Instead, I want to share some of the traits that help or hinder my ability to do lots and lots of side projects but just to kind of live my life generally. And it is worth pointing out right now that this is my experience and it is not going to be a catch-all. There might be things that work here for everyone, some specifically effective for hey, but sharing is caring, right? Let's get into it.

First up, lack of organisation and forgetting things. This one is a massive one for me and one I've only really started to nail in the last three years. So, so many projects that my brain is neatly organised, list of things to do? Kind of like Tom Cruise in Minority Report, but in reality, it's more of a Tornado, chaos, with random things flying around me at inopportune times vying for my attention.

One of the ways I've learned to manage this is via lists, or more specifically, my own version of bullet journalling. I'm notifications going to go in depth on bullet journalling. There is lots of great stuff in the book. There is a little bit of crap too, with but you can filter it out and see what works for you. I wouldn't advise going down the rabbit hole of bullet journalling on YouTube because you will see beautiful-looking bullet journals but it may distract you from what you're trying to achieve. For me, creating monthly, weekly, and daily to do-lists allows me to pull the soup out of my head and gets it on to paper.

Another one for me on this is low-friction reminders. So, if there is something that you need to do by a certain time, or something that you need to remember, I really love using Siri, Google Alexa, to remind me. Fact that I have Apple Watch and can click a button to say remind me to do this. Slash reminders is my favourite thing to do in Slack. It allows me not to drop everything to complete the task there and then because that is a compulsion that happens in ADHD. It also lets it not fall into that forgotten pit of forgotten tasks forever, so that I might get a chance of doing it at some point. Basically, if your phone alarms look like this. It is totally okay and you should embrace it, because that is what works for you.

And finally, try to embrace letting things go and forgetting them in the hopes that they will come back later. It's a bit of a weird one. One of my favourite things to do when I worked in an agency was when I got back from holiday, I delete all my emails with the knowledge that if someone really needed to get in touch with me, they would email me again. I didn't get fired, and generally it worked. Basically will be FOMO doesn't exist, and we can all banish it to the bin.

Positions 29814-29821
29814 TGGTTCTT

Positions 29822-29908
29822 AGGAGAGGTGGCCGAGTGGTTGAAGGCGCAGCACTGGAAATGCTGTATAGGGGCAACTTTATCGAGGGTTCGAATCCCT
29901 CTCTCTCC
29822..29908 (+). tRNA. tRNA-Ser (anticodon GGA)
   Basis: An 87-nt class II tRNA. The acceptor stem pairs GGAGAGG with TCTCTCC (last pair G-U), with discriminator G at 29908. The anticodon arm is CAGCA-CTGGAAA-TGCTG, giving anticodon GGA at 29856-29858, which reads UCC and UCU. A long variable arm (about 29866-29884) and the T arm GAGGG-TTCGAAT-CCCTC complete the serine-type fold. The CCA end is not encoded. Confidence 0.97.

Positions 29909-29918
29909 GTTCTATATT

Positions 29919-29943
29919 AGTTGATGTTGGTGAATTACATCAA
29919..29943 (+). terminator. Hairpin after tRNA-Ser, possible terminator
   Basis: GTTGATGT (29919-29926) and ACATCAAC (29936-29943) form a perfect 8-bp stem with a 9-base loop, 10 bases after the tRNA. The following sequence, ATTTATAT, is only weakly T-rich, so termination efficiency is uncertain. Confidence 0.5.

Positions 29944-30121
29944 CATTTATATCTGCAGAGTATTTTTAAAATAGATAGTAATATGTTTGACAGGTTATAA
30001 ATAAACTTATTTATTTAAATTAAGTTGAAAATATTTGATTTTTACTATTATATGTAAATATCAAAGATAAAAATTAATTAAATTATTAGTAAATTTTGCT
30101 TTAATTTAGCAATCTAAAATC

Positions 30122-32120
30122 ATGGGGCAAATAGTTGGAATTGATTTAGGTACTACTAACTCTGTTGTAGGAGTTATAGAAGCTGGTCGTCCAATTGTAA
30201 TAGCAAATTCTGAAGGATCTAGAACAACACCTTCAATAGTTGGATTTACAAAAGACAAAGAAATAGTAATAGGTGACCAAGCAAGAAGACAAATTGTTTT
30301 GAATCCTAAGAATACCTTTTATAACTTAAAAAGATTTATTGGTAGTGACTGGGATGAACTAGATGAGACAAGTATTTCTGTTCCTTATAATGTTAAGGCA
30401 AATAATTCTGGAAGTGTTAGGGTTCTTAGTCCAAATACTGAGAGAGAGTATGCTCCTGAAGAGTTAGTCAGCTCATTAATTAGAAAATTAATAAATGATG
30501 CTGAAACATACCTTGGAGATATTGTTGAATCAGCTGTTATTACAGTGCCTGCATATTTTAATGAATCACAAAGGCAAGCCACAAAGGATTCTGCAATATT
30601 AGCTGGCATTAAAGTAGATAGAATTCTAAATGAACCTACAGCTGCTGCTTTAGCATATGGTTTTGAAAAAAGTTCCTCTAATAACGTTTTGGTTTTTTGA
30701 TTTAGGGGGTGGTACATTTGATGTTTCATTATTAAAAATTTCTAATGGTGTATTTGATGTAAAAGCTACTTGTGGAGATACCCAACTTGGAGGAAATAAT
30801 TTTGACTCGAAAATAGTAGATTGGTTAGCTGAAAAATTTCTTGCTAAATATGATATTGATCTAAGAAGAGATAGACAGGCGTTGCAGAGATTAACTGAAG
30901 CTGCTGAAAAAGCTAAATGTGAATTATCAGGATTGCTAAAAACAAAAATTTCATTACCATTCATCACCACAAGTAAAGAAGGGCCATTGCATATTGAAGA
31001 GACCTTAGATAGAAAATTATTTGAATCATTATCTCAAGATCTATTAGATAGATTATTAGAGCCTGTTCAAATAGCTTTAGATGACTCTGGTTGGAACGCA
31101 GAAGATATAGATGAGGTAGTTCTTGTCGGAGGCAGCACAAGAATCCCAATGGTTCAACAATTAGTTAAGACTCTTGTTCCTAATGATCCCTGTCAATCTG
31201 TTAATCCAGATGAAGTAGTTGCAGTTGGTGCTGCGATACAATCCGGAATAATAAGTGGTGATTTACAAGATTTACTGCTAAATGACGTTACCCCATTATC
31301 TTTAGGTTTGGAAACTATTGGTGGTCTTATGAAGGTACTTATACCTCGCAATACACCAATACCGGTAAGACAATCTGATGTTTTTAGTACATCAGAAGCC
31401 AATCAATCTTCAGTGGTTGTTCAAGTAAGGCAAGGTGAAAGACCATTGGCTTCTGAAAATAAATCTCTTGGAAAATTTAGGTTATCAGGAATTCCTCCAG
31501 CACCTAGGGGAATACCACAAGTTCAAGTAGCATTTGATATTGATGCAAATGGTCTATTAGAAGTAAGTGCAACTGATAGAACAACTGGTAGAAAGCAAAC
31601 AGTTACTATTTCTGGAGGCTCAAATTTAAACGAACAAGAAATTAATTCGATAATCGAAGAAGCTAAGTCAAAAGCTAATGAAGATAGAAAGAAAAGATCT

Next up, hyperfocus and hyperfixation. This is not one I was aware of until I started reading up on ADHD. It isn't just about an inability to focus, it is about having trouble regulating focus. This means there are times when I get into a blinkered hole of focus and nothing can distract me for hours on end. It's led people close to me in my life insisting I need to get my hearing checked because of my lack of ability to filter. It shapes itself at a more macro level with becoming fixated on an idea or a topic for days or weeks. New hobbies, interests, and ideas can seem like they're core to my being for a short period of time and be forgotten almost instantly.

Side note, it is why people with ADHD are more susceptible to addiction, but that's that's another talk. This can be handy, the focus and fixation bit, not the addiction bit, especially when you think about starting projects that all -consuming focusing can help you start things, get them off the ground and put in the hours required to make it successful.

On the flip side, it can also blind you to the downsides of whatever it is you're starting, so it can mean that when that fixation is over, you're left with a project that you don't particularly want to do any more as well.

So one of the ways that I've managed this particular problem is to be honest, it's kind of like self-awareness. It was something that I picked up in cognitive behavioural therapy of labelling and analysing thought patterns helping me realise when I'm hyperfixating. When I realise I'm really into something new, I stop and I kind of write it down, and I have a look at the trait of it, and label it. And labelling it takes some of that power away, and then even though it is hard and not always easy, I can choose whether I want to focus or not on it, and whether it is worth focusing on for a time. It doesn't always work but can help judge whether something is worth fixating from.